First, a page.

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.NET - My Workflow Pattern

21 Feb 2021 - Cody Merritt Anhorn

This article will go over how I personally use MediatR, Hangfire, and my custom Observer libraries to create a Workflow Pattern for running background process or realtime if I choose.

Details

When creating the Game Development Platform I created a pattern I could use to trigger a command, and get feedback on the command. The pattern, I call the Workflow Pattern, takes in a command, runs logic pertaining to that command and provides feedback to the initiator.

The reason it is called a Workflow is because it these workflows are a collection of validation steps, making sure that the workflow can be processed. And a collection of commands/processing that needs to take place during the lifecycle of the workflow, encapsulating validation and processing into a single command workflow helps to group the logic for success or a rollback on failure.

The workflows can be triggered from MediatR, and the framework will pickup the workflow passing it to Hangfire. Hangfire takes the process and queues it up for processing, when it is picked up by either the main or a background process it will run the command handler. At the end it can either tell the workflow that it is done and it will get propagated to the web/main application, that can then be displayed to the initiator.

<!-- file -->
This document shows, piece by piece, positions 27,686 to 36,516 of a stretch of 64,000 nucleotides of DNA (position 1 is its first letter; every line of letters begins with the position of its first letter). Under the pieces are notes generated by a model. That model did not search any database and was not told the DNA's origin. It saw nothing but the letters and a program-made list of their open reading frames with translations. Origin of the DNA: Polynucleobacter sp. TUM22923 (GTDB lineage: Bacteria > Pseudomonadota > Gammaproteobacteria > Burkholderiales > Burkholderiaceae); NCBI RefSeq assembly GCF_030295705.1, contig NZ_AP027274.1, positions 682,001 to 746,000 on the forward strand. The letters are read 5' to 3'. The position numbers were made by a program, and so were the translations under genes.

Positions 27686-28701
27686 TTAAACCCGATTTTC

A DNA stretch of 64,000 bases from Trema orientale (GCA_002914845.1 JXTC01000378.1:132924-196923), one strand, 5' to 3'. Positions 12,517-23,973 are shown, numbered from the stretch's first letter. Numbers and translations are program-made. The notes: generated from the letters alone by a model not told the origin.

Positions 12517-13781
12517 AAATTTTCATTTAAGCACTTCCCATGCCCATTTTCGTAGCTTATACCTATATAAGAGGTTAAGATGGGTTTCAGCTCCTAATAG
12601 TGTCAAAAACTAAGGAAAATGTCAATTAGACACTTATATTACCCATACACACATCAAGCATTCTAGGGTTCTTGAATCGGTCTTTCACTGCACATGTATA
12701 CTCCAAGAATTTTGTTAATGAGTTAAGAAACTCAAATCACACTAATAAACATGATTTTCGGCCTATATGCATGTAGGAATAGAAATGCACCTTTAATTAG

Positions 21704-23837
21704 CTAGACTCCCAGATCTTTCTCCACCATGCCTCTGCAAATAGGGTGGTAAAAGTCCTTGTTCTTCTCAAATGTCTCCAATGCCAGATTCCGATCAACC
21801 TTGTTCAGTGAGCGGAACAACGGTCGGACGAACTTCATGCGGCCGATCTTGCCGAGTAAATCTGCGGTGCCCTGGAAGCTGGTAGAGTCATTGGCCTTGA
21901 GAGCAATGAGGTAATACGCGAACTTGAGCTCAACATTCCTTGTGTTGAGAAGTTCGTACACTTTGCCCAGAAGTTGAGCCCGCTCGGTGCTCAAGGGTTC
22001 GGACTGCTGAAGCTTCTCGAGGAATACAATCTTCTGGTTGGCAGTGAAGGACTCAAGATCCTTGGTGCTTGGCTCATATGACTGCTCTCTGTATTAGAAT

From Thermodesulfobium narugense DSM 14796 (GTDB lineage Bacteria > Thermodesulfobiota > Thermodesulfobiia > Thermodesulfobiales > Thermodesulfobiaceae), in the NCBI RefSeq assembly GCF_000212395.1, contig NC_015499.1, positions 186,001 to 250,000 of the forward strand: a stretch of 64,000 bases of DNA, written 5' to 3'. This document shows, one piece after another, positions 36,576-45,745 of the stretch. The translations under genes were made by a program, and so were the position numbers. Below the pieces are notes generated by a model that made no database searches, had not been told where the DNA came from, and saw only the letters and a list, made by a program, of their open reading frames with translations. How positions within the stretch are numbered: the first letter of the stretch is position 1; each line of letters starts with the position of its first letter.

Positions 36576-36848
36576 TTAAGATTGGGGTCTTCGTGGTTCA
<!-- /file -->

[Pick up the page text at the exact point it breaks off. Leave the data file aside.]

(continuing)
Image of a Background Workflow The Background Workflow, mapping out the path of a Create Platform User request.

Another feature of the workflow is that they are just commands, so if I need an immediate response from the handler it can be ran out of thw workflow framework. The workflow has a process in place that will monitor events from Hangfire in the case the background job was not correctly handled, and display that state for the job. Each workflow gets a unique job id that also helps with tracking, and if a job needs to be reran or debugged it can be easily traced through the workflow. The notification is built on the back of the custom Observer patterns I built out to help with my Blazor components, by using interfaces and a registration process any process an listen for changes.

Image of a Blocking Workflow The Blocking Workflow, mapping out the path of a User Registration request.

The observer pattern I created allows for better integration into the async/await nature of MediatR. I can add an Observer Interface, then implement the Handler, Register the Component with the Observer framework, then any triggers of the observer interface will be propagated to all my observers. This allows for me easily create responsive user interfaces by allowing for workflows to be queued up in the background and the user can still navigate the site, getting notified when the workflow has finished processing.

References

.NET 5 - The .NET 5 framework website.

MediatR - The MediatR Github project.

HangFire - The Hangfire Background Processing Website.

The EventHorizon Observer Library - The Observer Library I created to facilitate async request callbacks.


Categories: blog

Tags: .NET C# MediatR Hangfire


Cody Merritt Anhorn
Email: cody.anhorn@hotmail.com